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Tagore's brand of politics and his idea of `Nationalism'
Some have called Rabindranath Tagore's brand of politics markedly ambivalent. On the one hand he has condemned the repressive imperialism, the iron clasp of Fascism, war and violence. While on the other he has often shunned the Swadeshi movement.

One of his acrid writings shows an allusion to elements of Gandhism and the Non–cooperation movement. The darker complexities of the Swadeshi movement and its tragedies have been articulated by him through the pages of his 1915 novel 'Ghare Baire' (At Home and Beyond, roughly).

Jawaharlal Nehru has called the poet 'India's Internationalist par excellence'. Indeed, this was a man deeply imbued with a spirit of internationalism. His efforts at the exchange of ideas with the rest of the world have been globally lauded and his encounters with world stalwarts had instilled in him an acute thirst for universalism, defining the dynamic spirit of the world as one.

Tagore deemed nationalism as humanity's greatest disease, a magnified form of personal selfishness. And yet he lionized the Indian freedom struggle, composed numerous patriotic songs and ignited the minds of people by means of the pen as opposed to the gunpowder. He had openly stigmatized the colonial education system introduced under the Raj based on traditional rote learning.

As a young zamindar (landlord), Tagore had been profoundly influenced by the humanistic thoughts of 19th century intellectuals and carried their rich legacy as an earnest disciple. The enthralling Russian adventures that the poet lapped up as an awed young learner have found expression in his later work, 'Russia'r Chithi' (Letters from Russia). He firmly believed that a socialist pattern of society was the only real force capable of destroying Fascism.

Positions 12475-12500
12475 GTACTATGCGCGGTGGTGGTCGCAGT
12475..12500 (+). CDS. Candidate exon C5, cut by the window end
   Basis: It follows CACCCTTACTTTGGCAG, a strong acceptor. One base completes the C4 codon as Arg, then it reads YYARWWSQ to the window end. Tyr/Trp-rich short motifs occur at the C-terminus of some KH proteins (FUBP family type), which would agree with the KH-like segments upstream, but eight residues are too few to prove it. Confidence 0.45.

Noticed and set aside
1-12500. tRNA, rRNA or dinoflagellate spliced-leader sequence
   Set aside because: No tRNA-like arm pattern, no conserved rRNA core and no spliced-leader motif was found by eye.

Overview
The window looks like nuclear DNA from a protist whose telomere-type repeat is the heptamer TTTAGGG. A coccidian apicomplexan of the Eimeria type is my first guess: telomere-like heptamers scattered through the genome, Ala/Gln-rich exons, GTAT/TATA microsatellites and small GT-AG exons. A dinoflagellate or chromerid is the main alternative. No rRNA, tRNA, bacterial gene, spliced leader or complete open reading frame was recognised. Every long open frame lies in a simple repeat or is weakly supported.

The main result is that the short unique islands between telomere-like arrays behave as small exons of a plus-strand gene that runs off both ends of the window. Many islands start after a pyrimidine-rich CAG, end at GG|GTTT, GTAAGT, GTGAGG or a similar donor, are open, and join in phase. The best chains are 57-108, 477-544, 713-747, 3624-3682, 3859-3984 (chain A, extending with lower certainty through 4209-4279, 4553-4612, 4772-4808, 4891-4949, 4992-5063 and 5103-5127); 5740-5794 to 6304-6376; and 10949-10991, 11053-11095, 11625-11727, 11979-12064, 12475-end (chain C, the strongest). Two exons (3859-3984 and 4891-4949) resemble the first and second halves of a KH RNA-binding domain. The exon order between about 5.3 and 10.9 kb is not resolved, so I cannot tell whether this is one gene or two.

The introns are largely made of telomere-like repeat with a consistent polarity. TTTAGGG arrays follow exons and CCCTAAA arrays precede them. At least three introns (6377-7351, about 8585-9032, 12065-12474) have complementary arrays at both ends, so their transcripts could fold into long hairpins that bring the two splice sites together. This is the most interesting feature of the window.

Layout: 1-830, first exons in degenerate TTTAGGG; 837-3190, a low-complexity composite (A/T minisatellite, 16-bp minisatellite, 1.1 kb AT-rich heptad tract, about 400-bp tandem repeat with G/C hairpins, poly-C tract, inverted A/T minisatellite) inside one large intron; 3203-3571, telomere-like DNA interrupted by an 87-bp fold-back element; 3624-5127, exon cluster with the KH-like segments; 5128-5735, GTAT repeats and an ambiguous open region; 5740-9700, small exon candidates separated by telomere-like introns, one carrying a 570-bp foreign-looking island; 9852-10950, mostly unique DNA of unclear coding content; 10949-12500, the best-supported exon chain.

A series of excruciating personal losses couldn't deter him from living the dynamic life of a messenger of peace and harmony. It is obvious that Tagore's brand of patriotism was far removed from the latte drinking, cigarette smoking coffee house critics of his. He was not a mere mystic from a rich family who wrote romantic poetry but a true visionary who had foreseen the 'other' side of nationalism.

Today when perspectives on nationalism are being tossed into the Sub-continent's airspace with, it becomes interesting to go back a hundred years to Tagore, who wrote, "Where the world has not been broken up into fragments by narrow domestic walls…. Into that heaven of freedom, my Father, let my country awake."

Editorial NOTE: This article is categorized under Opinion Section. The views expressed in this article are solely those of the author and do not necessarily represent the views of In case you have a opposing view, please click here to share the same in the comments section.
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